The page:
Loki doesn’t actually cross over into actual villainy until we see his reaction to the reveal that he’s adopted. His pain is palpable… and worse, completely misplaced. The film shows us how Odin cares for him, sees him as a real son, but Loki attacks him anyway. Loki’s initial turn to evil is heartbreaking.

When it’s later revealed that he’s always planned to do away with Odin and Thor, that he’s been planning this anyway, then it cements him as A Bad Guy, but, crucially, nothing he’s done feels stupid. Emotional, and foolish, but it’s all very understandable. He’s not bad because he likes being bad; he’s bad because he’s made poor choices and let his flaws of pride, jealousy and pettiness overcome him.

Loki’s tragedy is, ironically, that for all his intelligence, he can’t learn. Thor is banished to Earth, learns to let go of his resentment and become responsible, returning home a better man. Loki can’t ever overcome his bitterness, so for all his gifts, he remains trapped.

Loki’s weakness emphasises Thor’s strength. Loki’s inability to change emphasises Thor’s growth. Loki’s pettiness emphasises Thor’s maturity.

Loki villainy is the mirror through which we see Thor’s heroism.

Loki’s later appearances all build on these strengths, leading to a fascinating, complex character. Whenever he shows up, we know he’s not to be messed with; not because we’ve been told so, but because we’ve seen how dangerous he is. Loki has fans in a way that Ultron and Ronan do not. People care about Loki – they’ll come to see a film if he’s in it, even though he’s the baddie! He’s a character whose inevitable Heel-Face turn in the second ‘Infinity War’ film is going to get one of the biggest pops of the night, guaranteed.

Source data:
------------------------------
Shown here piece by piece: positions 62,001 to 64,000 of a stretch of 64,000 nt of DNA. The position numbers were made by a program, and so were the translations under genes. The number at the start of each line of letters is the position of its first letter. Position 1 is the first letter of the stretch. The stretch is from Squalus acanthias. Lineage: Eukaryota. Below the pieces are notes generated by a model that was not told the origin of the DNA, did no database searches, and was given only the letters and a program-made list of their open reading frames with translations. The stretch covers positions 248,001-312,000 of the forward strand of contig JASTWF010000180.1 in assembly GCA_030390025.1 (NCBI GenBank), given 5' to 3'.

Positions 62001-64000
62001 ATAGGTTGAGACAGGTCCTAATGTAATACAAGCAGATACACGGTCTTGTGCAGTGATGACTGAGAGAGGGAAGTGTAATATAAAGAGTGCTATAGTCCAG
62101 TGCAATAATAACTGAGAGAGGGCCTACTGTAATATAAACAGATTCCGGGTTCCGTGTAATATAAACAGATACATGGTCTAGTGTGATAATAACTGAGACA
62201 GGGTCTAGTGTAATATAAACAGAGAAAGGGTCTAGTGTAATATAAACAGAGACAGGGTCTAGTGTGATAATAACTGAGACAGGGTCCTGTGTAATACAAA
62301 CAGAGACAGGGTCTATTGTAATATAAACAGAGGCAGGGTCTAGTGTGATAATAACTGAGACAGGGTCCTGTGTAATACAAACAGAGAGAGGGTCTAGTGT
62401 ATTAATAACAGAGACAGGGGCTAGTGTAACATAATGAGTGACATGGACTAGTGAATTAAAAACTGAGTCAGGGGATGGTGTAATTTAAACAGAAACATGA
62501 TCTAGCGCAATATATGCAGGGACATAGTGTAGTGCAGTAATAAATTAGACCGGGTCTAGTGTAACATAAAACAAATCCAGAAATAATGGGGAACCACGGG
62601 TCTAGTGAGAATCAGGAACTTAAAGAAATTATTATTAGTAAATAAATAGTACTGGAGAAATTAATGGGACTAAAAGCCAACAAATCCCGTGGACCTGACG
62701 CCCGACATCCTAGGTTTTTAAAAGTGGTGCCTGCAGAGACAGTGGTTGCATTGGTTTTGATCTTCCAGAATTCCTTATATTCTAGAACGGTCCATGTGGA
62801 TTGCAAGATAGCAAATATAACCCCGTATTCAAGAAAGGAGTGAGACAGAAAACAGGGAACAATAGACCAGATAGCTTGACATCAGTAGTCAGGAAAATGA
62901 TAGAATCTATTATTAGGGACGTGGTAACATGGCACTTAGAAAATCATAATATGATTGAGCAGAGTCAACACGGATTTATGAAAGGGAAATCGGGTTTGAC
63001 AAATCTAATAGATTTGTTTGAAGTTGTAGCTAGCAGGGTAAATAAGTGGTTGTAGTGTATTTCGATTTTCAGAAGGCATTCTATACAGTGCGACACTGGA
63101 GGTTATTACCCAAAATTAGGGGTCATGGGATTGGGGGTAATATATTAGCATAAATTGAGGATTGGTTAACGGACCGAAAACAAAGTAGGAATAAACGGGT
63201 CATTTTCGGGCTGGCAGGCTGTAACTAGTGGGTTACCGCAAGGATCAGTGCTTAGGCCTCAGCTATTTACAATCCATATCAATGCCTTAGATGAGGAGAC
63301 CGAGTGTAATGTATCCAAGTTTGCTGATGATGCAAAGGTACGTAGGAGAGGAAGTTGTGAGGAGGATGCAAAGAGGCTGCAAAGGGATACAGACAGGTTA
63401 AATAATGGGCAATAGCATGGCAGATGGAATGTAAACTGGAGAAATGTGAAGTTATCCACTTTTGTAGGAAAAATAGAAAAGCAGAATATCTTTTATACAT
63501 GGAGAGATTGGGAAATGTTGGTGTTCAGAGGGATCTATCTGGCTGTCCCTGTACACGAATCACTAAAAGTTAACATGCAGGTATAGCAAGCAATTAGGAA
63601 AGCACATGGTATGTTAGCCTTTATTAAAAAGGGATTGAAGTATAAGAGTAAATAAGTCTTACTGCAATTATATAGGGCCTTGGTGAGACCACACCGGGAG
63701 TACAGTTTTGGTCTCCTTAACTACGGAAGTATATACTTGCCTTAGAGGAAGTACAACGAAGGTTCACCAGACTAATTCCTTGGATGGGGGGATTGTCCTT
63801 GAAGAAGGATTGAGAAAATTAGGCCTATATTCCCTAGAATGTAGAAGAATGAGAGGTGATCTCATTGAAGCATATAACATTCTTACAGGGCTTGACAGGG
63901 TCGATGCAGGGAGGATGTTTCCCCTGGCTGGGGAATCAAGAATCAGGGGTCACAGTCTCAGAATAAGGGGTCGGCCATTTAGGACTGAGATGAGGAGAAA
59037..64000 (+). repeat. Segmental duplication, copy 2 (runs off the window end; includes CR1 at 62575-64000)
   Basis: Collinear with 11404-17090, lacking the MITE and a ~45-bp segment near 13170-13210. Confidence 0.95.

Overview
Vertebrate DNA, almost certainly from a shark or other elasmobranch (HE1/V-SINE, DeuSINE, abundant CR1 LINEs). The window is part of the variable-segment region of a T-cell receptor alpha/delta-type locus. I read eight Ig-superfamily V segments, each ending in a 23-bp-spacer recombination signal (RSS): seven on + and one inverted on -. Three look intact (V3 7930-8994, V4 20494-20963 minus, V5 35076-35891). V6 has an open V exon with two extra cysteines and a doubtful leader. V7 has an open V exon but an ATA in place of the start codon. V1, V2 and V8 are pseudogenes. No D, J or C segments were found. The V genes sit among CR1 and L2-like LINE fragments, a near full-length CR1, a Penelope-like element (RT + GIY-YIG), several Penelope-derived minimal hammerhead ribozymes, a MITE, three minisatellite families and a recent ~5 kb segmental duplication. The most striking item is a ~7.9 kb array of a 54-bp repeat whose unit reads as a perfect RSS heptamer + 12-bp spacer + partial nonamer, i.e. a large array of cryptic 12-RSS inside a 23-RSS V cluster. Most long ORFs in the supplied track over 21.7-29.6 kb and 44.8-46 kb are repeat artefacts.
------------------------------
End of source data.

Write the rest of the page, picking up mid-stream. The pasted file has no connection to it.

Hopefully, this shows that a well-developed, three-dimensional villain is generally preferable to the Generic Doomsday variety.

So – and hopefully you’ll forgive the oxymoron – how do we create a good villain?

Well, let’s look at some other well-designed villains and see what they have in common.

A Cavalcade of Bastards

N.B.: relentless SPOILERS follow for the ‘Hannibal’ TV series, ‘The Dark Knight’ and the ‘Game of Throne’ TV series and ‘Fight Club’ follow.

Hannibal Lecter, ‘Hannibal’ (TV series)

When he first broke out in the ‘Silence of the Lambs’ film, Lecter was intriguing, but ultimately just a straight update of the Dracula myth – a European aristo with superhuman senses, speed and strength, driven by dark needs to feed on Westerners.

However, in Bryan Fuller’s exceptional TV series, Lecter metamorphosed from a charismatic psychopath who killed people because, well, that’s just what he did, into something utterly remarkable.

In the series’ beginning, Lecter hasn’t been caught yet. He retains all the traits of the film version, but with a number of interesting diversions. This Lecter is driven by a God complex; he literally sees himself as a creature that’s so completely beyond humanity that they mostly bore him. As a result, Lecter is intensely lonely. Of course, this self-same God complex won’t allow him to admit this loneliness, because to do so would be to admit he wasn’t a God. Until Lecter is introduced to Will Graham, Lecter probably wasn’t even aware anything was missing from his life.